I rapped my knuckles on the door and waited. A young man answered, fair of hair and eye. No dream mist hung upon him, in fact, he didn’t appear the least bit ghostly. Though I had no idea who he was I had never been happier to see another person in all my life. “Who are you?” he asked.

I smiled, “Who are you?”

He leaned against the door frame with his arms crossed and studied me. “Owen,” he said.

“What is this place?” I asked.

He cleared his throat. “Just somewhere I stayed when I was small. I dream of it often but I’ve never dreamt of you.”

He had a directness of manner, without the court artifices that I had been used to. I was just as disinterested in hiding. “I’m a princess,” I said. He raised his brows at that and waited for me to continue. “I’ve been put to sleep for one hundred years.”

“You know,” he said, “That’s just the sort of thing a beautiful woman would come tell me in a dream.”

“A good dream?” I asked.

“The best,” he said.


From then on I had another companion to adventure with. I discovered that though he looked more solid he was just as ephemeral as the rest of the dream folk. He’d tried to take my hand as we ran from a lizard the size of a mountain and his hand had passed right through mine. He would disappear for pockets of time, the times that he was awake. He’d always return, bashful and apologetic for leaving me here. He had no memory of his waking days while he was in the dreaming. Neither of us minded that.

We climbed the highest mountains then jumped from the tops, turning to eagles and flying through storms. We grew scales and tails and swam the deepest oceans. We trapped a shark so large that if you were near his head you wouldn’t be able to see his tail, it stretched so far.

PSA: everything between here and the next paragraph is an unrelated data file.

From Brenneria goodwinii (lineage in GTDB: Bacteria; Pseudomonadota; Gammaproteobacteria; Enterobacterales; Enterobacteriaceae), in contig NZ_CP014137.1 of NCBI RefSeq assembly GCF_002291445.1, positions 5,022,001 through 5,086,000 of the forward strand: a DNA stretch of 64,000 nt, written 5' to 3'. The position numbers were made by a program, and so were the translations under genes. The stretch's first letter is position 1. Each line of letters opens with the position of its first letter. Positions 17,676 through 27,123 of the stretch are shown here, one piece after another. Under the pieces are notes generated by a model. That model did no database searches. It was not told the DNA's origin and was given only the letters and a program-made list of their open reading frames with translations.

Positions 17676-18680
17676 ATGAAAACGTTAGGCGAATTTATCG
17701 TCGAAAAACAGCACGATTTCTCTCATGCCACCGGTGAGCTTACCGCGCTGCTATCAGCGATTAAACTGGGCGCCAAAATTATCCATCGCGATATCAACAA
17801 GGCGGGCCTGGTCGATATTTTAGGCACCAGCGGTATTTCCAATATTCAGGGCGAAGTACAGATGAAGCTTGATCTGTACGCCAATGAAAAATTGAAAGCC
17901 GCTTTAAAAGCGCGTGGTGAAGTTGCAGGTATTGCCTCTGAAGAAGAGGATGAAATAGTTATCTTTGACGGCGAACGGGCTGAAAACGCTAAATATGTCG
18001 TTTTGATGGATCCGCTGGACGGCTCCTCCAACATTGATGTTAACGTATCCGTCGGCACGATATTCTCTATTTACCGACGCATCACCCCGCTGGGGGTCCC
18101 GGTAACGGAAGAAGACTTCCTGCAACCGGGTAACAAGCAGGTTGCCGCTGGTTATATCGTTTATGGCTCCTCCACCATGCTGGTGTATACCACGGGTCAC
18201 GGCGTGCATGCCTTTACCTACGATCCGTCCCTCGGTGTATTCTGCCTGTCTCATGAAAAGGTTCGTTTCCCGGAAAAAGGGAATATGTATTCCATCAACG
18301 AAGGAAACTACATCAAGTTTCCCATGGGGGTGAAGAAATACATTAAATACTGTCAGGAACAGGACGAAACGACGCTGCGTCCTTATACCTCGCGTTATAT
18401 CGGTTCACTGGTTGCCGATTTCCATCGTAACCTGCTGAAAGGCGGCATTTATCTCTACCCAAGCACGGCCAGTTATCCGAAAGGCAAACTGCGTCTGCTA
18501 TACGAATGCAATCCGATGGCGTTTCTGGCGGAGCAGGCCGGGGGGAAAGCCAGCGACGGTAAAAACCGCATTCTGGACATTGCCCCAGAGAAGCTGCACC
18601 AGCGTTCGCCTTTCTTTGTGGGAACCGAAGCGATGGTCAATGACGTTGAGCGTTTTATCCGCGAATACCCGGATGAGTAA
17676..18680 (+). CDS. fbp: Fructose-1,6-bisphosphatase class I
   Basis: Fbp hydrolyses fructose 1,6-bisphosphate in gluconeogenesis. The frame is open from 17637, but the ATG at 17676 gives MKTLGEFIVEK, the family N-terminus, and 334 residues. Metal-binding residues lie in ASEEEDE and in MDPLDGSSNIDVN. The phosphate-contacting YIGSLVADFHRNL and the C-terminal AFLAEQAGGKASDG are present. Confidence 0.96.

We played and we fought battles and if it could have gone on forever we would both have been pleased, but even a time as long as one hundred years must someday come to an end.


Owen and I were resting by the lake near my own castle when Fox arrived to give us the news. “She is coming,” he said. “The dark fairy.”

“When?” I asked.

“Not yet. Soon. You have some time still, to wander.”

I turned to Owen. I’d been saving this until close to the end. “Would you like to see my favorite dream?”

He nodded and followed me to the edge of the dream. We floated together until I saw the dream orb that I wanted.

We stepped into a galaxy, someone’s dream of deep space, with the most beautiful colors spearing across the sky. I felt his presence behind me. He stepped close and I knew that if he could touch me he would have wrapped his arms around my waist and placed his chin on my shoulder.

“Who could have dreamed something so beautiful?” he asked.

“I don’t know,” I said, arrested by the peace that I always felt here.

“Would you like to dance with me?” he asked.

I turned to face him and we did dance, trying to hold pose but occasionally passing through each other like the ghosts that we were, out of time, with the slow-turning of a galaxy singing around us.

In the end, he faded away, back to his life in the day, and I turned back to my own dream alone.


“Well, Fox. What news?” I asked when I returned.

“She’s nearly here. She’s come to try and trap you here and she is enraged.”


“Because all of her previous attempts have ended in failure.”

“Previous attempts?”